Has it evolved in any significant way since then?
Of course, it has evolved in terms of knowledge. But the spirit is the same.
I assume Djing remains your first love.
I deeply love to play music, from the deepest part of my heart. It’s the language with which I have learned to communicate with the world. Sometimes complicated to explain in words!
…and Discos Atónicos a close second?
Discos Atónicos is my baby.
I was previously involved in other record labels with my other collectives but in the end I was always left with the feeling that I couldn’t do 100 percent of what I wanted to do.
So after years and when I felt the time was right, I started with Discos Atónicos, Being my own boss and having all the freedom to edit whatever I wanted to edit.
When you do make a track or remix something, is there an instinct to try and express a similar sound or mood in these pieces and how would you describe that mood or sound?
If I’m honest I don’t usually have a certain mood in my head when I make music but it’s true that there are certain patterns that I repeat: the broken rhythms, the atmospheres a bit dramatic, the bleeps and… I love pads! I need depth in some way.
In an interview from 2019 you said you were in the process of re-inventing yourself. What was the reason behind this re-invention and what did it entail or lead to?
I believe that in the end, life is a process of reinventing oneself all the time. I have a terrible fear of boredom! I could say now, in 2023, that I am still in the process of reinvention and I hope it never ends! I say this with all the positivity in the world.
When I think of Techno (and maybe this is just a generational thing) I tend to think of the kind of music people like you play. But Techno’s popularity has brought new, not always positive connotations to the genre. What are your personal experiences in the scene regarding Techno’s popularity today?
It is a bit confusing at times. Suddenly you hear “techno” everywhere. in clothing stores, on buses, at the dentist’s office! Even my mother suddenly has techno notions! It has become something “popular” indeed and with it has come mediocrity, banality & sometimes pure entertainment.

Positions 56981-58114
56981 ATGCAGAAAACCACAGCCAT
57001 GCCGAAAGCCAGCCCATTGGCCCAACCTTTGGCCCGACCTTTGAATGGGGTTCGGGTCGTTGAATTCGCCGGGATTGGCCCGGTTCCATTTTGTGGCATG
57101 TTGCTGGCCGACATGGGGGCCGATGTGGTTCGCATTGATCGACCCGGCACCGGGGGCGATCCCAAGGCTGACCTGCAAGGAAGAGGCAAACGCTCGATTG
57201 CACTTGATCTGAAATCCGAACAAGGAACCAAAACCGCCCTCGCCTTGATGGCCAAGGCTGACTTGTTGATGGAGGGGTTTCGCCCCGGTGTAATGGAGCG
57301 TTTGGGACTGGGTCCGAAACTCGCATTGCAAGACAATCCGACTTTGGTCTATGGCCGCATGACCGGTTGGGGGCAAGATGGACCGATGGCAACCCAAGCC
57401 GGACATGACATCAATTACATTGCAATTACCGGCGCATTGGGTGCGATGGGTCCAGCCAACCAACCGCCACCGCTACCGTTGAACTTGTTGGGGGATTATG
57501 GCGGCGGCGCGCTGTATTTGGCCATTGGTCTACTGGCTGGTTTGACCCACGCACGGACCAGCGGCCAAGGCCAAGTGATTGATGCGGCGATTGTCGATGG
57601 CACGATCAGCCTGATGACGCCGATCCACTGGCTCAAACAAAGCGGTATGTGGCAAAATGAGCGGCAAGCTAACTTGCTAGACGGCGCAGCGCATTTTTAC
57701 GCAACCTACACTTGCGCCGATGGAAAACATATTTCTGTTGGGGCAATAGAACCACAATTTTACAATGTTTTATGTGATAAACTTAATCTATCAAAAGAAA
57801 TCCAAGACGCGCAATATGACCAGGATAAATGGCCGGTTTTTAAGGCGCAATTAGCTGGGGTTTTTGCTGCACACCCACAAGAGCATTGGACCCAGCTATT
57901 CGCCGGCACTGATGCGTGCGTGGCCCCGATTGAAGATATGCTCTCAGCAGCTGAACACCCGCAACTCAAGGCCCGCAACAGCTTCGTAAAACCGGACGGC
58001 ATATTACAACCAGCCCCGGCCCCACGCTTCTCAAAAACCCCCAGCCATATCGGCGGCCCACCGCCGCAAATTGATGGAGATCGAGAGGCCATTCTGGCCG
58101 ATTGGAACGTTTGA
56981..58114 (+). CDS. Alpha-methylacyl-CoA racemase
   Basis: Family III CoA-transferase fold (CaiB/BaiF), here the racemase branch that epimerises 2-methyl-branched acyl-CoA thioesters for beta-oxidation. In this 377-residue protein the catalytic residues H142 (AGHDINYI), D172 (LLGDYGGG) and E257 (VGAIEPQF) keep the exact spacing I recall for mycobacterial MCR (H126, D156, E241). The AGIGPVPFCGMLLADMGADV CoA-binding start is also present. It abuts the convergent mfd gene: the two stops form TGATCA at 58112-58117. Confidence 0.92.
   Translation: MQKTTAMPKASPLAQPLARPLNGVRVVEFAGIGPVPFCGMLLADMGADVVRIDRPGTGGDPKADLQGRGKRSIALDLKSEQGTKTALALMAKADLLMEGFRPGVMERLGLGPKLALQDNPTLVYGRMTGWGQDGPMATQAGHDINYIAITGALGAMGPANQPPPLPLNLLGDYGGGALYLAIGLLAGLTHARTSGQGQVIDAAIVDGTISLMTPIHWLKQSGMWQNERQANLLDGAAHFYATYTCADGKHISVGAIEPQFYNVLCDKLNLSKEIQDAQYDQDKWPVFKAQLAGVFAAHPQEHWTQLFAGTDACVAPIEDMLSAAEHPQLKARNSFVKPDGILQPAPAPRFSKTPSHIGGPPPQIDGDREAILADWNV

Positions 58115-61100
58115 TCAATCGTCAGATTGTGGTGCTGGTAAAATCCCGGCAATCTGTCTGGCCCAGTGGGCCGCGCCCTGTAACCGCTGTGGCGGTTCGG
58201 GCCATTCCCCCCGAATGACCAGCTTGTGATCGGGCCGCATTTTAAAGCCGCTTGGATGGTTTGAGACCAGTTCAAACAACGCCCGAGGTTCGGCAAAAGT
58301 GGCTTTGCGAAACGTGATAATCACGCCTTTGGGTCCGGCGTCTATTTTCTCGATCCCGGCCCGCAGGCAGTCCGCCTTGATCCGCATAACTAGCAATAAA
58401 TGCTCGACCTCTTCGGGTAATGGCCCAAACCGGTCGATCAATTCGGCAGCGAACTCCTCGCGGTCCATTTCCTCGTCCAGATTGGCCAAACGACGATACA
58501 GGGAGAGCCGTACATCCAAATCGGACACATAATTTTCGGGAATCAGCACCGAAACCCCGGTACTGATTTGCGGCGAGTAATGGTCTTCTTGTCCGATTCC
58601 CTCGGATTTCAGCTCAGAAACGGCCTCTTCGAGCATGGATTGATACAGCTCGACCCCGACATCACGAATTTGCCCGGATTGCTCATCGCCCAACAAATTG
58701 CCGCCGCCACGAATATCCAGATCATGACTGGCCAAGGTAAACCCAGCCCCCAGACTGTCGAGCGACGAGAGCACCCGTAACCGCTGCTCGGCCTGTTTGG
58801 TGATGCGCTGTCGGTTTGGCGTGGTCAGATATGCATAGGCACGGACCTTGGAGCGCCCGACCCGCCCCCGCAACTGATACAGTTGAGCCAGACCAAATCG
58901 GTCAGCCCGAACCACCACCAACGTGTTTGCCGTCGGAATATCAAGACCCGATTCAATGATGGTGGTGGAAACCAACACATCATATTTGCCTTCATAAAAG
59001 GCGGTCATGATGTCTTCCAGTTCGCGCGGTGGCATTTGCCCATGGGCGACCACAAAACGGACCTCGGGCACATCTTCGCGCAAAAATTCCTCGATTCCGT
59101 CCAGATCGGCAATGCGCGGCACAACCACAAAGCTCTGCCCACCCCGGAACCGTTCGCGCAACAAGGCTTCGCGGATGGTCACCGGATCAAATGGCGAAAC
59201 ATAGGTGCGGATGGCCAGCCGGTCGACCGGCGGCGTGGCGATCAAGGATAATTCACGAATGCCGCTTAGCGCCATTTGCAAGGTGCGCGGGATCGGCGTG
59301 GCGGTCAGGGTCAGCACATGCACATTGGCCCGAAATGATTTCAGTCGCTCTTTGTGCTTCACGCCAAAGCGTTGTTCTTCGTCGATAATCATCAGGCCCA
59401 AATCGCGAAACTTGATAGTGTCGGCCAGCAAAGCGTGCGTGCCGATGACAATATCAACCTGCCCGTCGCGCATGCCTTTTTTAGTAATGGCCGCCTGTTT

I guess the popularity of the genre is certainly beneficial to everybody playing or making the style, but in general terms it seems to have marginalised the original counter-cultural spirit for the sake of a business model. As somebody that represents the former to me, how are you able to find your place in this paradigm shift today?
Of course it has its benefits, at this moment in my life I can make a living from it, something that would not have been possible in the past. For me the most important thing is not to lose one’s own essence. Don’t sell your soul. Keeping real for real. Keeping curious. Sometimes I get the feeling that it is almost an extravagance to say that but it is crucial. I feel it’s almost a kind of mission, to educate the ears, the fantasy, the magic of rhythm. I want to share everything I have learned (and am still learning) along the way.
Where do you see it going, because at some point I think we’ll have to start making a distinction, by the time Beyoncé brings out a Techno LP at least?
Techno is like Pop Music, yes. Even writing this sentence I find it hard to believe, but it’s true. To be honest, I am a bit confused about this… but at the end of the day I always find originality, hybrids and fusions of styles which, although in a more accessible way, still seem interesting to me.
What does this all mean in terms of finding new music or do you find yourself turning more to older records and re-issues?
I always check all kinds of music. There are a lot of current sounds that I love. I think that in the middle of all that we were talking about, there is quite a lot of quality, at least if you know where to look for it. And the reissues are also good, and of course, I always keep an eye on them, you always rediscover things that you might have missed at another time!
Quality is the key, old, new, whatever!
It seems more important than ever now for labels like Discos Atónicos to exist. What are some of the challenges of releasing a record today in the contemporary landscape and how do you overcome them?
It is definitely becoming more and more complicated in terms of economics and waiting times.
Especially for underground labels. In my case there is even an extra complication because I self-distribute it. Prices have risen sharply since the pandemic times.Shipping costs have gone up.
Everything has become more expensive, shops are buying less copies… it is a loop. I am currently considering releasing more material digitally and limiting the series on vinyl. After all, as a consumer I use digital a lot, I love bandcamp.
What keeps you motivated in terms of releasing records and keeping the label going?
My motivation is always to share music that somehow feels timeless, fresh, with quality.
Things that I would immediately play and that I will never get tired of listening to.
One way or the other, I’m always lucky to find what fits in my label. Sounds that give me goosebumps. Tracks that are like little movies. Artists who I admire so much or new artists that I just discovered and I can feel their potential and I want to give that opportunity.
So you create a kind of small family.
And playing this music to an audience?
That’s a fantastic feeling. When you know something is good and you can’t wait to share it!
Thank you for taking the time to talk to us Elena. One last request. Can you play us out with a song?
Ohhh only one???
Then my choice is Underground Resistance – Death of My Neighborhood
Thanks for having me!